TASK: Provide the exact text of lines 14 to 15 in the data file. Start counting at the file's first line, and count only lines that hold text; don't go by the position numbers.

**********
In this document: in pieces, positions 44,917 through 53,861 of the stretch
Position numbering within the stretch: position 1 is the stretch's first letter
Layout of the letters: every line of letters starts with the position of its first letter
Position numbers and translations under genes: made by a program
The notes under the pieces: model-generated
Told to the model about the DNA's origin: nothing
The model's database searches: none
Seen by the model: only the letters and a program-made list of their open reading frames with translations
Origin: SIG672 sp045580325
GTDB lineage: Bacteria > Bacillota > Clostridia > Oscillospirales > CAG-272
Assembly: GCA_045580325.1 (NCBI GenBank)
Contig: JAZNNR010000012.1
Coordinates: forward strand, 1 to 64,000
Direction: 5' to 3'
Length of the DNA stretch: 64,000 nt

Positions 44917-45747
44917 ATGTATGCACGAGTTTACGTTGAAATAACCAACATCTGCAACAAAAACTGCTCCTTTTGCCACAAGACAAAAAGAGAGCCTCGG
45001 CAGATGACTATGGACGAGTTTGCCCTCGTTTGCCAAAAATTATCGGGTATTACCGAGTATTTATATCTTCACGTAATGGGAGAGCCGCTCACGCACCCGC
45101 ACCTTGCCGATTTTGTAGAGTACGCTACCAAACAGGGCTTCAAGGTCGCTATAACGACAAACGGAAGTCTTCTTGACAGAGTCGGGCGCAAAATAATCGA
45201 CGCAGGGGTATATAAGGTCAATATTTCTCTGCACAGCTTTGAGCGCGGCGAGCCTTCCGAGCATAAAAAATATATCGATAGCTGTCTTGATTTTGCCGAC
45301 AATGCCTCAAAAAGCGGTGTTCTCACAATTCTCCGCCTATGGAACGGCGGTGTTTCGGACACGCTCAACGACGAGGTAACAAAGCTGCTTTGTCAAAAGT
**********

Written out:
Direction: 5' to 3'
Length of the DNA stretch: 64,000 nt